RGWCD General Manager Steve Vandiver said forbearance agreements have worked well, especially since there is “not enough water in the right places at the right time to offset depletions.”
He said the sub-district has forbearance agreements with six of the major ditches this year.
Phillips said the Conservation Reserve Enhancement Program (CREP) was successful this year with 3,400 acres in CREP 1,800 acres in temporary fallowing contracts and 1,600 in permanent retirement.
Simpson updated the group on the status and size of future sub-districts . The first sub-district encompasses more than 3,000 wells involving more than 300 well owners. A legal challenge to the sub-district’s 2012 annual replacement plan is still pending with the Colorado Supreme Court, which heard arguments on September 30 and could announce a decision sometime between the end of next month and the first of the year, according to Robbins.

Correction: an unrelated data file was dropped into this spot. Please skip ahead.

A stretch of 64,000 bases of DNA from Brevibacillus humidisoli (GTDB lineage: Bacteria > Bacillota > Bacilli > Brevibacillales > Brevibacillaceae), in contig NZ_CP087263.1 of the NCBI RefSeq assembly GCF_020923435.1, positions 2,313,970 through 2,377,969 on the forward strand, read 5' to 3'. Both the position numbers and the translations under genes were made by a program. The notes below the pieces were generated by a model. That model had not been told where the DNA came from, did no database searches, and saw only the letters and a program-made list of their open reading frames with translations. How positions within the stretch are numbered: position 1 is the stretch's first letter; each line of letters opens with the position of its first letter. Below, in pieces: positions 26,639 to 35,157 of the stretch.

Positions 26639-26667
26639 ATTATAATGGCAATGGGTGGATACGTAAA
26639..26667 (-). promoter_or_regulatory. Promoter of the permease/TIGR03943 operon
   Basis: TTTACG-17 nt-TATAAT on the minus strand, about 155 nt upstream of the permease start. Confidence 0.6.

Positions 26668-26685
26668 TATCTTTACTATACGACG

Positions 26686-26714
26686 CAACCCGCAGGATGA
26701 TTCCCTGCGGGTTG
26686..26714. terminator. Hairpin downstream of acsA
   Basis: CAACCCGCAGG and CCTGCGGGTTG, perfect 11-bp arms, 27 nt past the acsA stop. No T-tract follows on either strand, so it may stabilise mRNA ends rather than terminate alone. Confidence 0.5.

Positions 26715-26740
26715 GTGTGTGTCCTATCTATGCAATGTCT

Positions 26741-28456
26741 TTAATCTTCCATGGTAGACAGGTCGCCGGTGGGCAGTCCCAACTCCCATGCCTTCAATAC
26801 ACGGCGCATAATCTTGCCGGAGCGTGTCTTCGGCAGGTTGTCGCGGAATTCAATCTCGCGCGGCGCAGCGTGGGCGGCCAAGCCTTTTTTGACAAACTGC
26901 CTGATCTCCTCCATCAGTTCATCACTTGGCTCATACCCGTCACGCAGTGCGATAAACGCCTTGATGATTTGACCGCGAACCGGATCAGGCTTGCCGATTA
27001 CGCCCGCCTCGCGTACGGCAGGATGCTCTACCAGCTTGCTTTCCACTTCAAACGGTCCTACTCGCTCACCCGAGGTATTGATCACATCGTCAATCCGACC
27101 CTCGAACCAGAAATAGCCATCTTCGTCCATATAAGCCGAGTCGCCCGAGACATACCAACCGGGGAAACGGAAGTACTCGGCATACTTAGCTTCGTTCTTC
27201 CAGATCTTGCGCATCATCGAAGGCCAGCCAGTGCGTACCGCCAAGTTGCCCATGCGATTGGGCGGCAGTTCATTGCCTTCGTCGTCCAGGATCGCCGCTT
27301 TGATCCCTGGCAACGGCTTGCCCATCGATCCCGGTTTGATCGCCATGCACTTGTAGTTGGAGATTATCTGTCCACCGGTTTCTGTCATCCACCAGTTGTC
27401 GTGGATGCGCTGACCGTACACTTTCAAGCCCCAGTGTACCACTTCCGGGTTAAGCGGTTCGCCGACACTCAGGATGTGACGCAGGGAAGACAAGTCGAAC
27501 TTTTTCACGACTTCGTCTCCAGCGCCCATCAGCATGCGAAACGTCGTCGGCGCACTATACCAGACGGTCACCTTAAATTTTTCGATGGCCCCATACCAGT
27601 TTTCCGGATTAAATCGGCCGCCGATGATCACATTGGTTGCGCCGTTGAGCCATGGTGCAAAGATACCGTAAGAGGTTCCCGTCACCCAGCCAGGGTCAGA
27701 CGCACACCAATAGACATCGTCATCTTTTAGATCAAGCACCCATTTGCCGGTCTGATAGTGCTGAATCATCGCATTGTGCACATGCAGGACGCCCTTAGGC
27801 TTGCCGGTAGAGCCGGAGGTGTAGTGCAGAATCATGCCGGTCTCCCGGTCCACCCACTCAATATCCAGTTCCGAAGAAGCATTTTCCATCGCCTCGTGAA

Statistics on the other proposed sub-districts include:
• #2, Rio Grande alluvium; unconfined aquifer; encompassing about 300 wells, half of which are active and are owned by about 60 individual well owners, with 10 non-irrigation wells in that area including Colorado State Veterans Center, City of Monte Vista, City of Del Norte and school districts; ready for the petition drive; unlike the first sub-district will go with an opt-in approach where only those wanting to be in the subdistrict will be in it; meeting next week will kick off the petition drive; hope to have petitions collected by January 31; next meeting of the work group is 3 p.m. on Oct. 30 in the basement of the Methodist Church in Monte Vista